Victoria’s Secret to replace Forever 21 at prime Causeway Bay site

Change in tenants marks growing trend for fast-fashion making way for premium goods in shopping area

PUBLISHED : Wednesday, 02 November, 2016, 3:58pm
UPDATED : Thursday, 03 November, 2016, 2:32pm

Forever 21, the US fast-fashion brand, is closing its flagship 51,188 square foot store in the heart of Hong Kong’s bustling Causeway Bay shopping district late next year.

According to filings made with the Land Registry, the lease contract for the prime six-floor site in Capitol Centre on Jardine’s Bazaar – right across from Hysan Place shopping mall – will end in August next year and the new tenant is not Forever 21.

A spokesperson at Forever 21’s US headquarters in Los Angeles confirmed the company is “actively reviewing new store sites in the area”, adding its exit was mainly because of profitability concerns.

“After careful consideration of the long-term profitability of this particular location, we made the decision not to renew our lease and are actively reviewing new store sites in the area.”

According to a local real estate source, the site will now be taken over by New York-based lingerie giant Victoria’s Secret, which could be expected to pay an estimated HK$7 million per month in rent for the site, just less than half of what Forever 21 was paying.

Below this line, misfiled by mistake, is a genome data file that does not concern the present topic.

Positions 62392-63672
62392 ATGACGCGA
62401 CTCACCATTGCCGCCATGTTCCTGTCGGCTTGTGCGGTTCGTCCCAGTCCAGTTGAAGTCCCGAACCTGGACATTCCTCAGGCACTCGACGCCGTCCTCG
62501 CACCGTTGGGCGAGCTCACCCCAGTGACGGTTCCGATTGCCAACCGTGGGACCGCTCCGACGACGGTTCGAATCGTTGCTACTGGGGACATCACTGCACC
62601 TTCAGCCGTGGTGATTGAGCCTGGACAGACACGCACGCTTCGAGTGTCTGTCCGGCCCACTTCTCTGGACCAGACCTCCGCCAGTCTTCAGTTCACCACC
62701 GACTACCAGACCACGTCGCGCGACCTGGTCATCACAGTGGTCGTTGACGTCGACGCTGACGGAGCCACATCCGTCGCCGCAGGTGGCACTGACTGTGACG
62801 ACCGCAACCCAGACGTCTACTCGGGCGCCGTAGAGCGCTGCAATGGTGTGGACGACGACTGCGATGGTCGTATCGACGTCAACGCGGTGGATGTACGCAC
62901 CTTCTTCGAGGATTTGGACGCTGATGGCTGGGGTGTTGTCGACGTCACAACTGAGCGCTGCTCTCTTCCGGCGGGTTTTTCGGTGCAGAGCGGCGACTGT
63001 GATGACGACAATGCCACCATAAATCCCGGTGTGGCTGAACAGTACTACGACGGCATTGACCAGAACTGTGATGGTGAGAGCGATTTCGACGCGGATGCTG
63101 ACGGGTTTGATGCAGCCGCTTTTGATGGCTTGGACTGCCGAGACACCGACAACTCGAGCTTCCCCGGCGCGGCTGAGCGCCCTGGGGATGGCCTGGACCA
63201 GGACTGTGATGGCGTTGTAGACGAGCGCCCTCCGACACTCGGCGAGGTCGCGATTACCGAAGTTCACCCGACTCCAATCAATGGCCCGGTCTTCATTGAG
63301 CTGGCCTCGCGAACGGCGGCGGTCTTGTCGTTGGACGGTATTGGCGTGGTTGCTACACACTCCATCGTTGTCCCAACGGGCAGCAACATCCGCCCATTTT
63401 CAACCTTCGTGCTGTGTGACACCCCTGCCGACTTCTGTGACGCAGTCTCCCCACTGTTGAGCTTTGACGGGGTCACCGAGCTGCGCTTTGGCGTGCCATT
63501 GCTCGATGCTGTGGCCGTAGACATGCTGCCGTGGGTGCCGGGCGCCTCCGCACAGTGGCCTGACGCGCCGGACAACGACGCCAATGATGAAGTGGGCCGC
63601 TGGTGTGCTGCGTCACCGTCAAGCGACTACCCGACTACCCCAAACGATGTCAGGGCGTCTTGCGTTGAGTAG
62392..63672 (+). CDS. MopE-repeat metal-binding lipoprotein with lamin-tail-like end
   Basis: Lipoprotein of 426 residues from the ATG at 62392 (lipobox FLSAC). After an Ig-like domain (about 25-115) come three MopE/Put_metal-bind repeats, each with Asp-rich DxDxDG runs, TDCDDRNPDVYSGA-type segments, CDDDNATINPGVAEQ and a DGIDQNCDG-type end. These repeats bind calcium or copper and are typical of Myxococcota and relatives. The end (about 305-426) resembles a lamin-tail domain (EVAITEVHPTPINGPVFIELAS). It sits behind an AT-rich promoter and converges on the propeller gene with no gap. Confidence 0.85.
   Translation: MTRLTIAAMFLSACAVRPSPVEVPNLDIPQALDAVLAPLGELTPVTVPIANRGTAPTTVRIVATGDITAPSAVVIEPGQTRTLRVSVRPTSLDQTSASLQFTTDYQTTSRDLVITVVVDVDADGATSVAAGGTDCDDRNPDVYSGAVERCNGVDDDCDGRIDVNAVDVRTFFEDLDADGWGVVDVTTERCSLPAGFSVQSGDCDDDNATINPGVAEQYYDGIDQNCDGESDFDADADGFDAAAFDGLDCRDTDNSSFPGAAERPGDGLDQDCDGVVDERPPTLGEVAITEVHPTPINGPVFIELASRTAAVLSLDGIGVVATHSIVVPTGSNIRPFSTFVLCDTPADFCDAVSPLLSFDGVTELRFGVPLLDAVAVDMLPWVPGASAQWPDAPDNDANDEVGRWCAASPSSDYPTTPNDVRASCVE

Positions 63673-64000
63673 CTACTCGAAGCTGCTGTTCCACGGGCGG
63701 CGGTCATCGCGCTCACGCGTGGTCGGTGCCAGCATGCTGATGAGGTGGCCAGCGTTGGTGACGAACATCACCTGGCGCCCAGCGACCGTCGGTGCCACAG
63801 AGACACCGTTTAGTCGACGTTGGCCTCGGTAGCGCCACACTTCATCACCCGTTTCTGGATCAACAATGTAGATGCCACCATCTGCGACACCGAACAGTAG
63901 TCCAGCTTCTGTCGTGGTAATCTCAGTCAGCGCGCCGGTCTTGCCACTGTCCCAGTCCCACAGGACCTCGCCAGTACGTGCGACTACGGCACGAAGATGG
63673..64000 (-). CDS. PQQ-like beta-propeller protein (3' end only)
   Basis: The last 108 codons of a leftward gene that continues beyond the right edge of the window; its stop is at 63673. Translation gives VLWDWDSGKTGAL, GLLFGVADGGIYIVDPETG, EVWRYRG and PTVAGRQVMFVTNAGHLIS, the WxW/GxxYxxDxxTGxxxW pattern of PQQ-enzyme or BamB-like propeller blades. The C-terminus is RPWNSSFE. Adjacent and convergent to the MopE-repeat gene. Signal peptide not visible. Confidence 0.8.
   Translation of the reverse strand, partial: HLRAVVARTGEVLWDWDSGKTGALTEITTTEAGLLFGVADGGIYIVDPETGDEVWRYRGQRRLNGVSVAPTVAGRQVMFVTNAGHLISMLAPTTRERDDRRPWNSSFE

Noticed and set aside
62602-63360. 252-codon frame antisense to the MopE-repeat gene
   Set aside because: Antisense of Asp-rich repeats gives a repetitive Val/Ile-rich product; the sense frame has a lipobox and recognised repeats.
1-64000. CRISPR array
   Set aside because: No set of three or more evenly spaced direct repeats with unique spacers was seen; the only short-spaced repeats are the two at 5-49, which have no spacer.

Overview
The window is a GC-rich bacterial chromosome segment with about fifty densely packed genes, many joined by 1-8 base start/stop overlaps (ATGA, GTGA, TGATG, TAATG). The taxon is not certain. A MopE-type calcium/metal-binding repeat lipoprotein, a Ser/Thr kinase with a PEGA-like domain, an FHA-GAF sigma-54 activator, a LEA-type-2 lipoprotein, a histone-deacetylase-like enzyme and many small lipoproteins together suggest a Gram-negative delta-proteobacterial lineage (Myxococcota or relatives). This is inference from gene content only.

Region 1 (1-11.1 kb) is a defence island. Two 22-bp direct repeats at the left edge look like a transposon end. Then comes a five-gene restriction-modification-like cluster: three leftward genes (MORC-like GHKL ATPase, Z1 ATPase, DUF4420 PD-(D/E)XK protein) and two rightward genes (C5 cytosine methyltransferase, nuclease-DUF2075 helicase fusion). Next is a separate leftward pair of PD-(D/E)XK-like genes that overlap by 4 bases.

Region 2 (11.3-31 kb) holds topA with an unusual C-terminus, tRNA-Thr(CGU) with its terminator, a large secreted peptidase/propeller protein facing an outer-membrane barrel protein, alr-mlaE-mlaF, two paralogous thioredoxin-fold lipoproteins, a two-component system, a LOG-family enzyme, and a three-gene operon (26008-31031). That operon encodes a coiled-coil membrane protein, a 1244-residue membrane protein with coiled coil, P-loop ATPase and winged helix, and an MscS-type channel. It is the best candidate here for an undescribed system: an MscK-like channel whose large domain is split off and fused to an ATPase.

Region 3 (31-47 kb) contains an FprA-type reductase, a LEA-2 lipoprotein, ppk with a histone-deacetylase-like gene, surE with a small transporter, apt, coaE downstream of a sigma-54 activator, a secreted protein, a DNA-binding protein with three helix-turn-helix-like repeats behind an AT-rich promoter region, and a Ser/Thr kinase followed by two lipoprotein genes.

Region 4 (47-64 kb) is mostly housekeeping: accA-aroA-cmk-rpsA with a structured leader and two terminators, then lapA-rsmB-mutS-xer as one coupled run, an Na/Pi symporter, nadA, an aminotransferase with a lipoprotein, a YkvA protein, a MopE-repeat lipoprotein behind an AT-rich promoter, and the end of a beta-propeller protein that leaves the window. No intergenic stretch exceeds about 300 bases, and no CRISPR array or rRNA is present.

Forever 21 has been at the site since 2011, but is believed to have been forking out around HK$13.8 million per month in rent.

The chain currently operates 12 stores in mainland China, two each in Hong Kong and Taiwan.

It recently opened a second store in Hong Kong in another prime shopping area, Mong Kok, which occupies about 19,000 sq ft, less than a half of the size of the Causeway Bay flagship site.

“Now that the brand is already established its investment could be shifting from maintaining that flagship, to opening smaller stores,”said Jack Chuang, a partner with London-based OC&C Strategy Consultants.

Cheung attributed Forever 21’s exit from Causeway Bay to dwindling tourist numbers and the declining popularity of its type of products towards premium goods.

“When Forever 21 set up its flagship store in Causeway Bay, it was the golden period for mainland travellers,” said Chuang.

That year approximately 30 million mainlanders came to Hong Kong, at a time when numbers were growing a staggering 20 to 30 per cent growth annually, with Causeway Bay seen as the top shopping destination among holidaymakers.

“However, given the decrease in mainland tourists in recent years, the traffic is much worse than expected, therefore [Forever 21’s] revenue may not justify its rental costs,” Chuang added.

Mainland shoppers are also now yearning for higher-quality clothing, posing growing problems for global fast-fashion brands.

“We have seen this with brands such as H&M and Uniqlo who have also seen decreasing profitability recently,” Chuang said.

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